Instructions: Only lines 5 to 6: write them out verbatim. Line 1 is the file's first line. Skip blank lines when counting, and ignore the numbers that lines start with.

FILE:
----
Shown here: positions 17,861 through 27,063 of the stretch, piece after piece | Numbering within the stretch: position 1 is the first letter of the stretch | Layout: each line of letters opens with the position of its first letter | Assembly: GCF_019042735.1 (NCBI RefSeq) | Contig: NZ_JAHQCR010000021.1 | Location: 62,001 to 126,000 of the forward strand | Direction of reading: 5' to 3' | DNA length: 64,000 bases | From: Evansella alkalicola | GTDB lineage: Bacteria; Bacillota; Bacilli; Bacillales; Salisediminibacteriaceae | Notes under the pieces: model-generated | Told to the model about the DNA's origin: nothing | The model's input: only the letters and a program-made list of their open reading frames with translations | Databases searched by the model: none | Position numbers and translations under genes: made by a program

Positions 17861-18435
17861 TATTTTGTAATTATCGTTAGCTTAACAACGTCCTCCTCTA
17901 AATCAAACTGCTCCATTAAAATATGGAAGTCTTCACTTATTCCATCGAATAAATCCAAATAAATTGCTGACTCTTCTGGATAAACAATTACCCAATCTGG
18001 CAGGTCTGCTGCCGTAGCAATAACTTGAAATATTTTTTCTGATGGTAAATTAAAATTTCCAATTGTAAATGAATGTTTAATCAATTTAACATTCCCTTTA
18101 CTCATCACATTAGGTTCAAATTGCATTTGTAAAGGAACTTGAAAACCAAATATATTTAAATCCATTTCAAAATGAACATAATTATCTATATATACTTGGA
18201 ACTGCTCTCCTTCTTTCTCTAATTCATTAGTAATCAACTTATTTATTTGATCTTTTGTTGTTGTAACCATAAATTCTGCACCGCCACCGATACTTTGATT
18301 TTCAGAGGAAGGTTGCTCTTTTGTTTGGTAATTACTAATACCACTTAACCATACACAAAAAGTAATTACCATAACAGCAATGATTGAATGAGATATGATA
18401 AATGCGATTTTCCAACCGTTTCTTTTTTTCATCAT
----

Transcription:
18001 CAGGTCTGCTGCCGTAGCAATAACTTGAAATATTTTTTCTGATGGTAAATTAAAATTTCCAATTGTAAATGAATGTTTAATCAATTTAACATTCCCTTTA
18101 CTCATCACATTAGGTTCAAATTGCATTTGTAAAGGAACTTGAAAACCAAATATATTTAAATCCATTTCAAAATGAACATAATTATCTATATATACTTGGA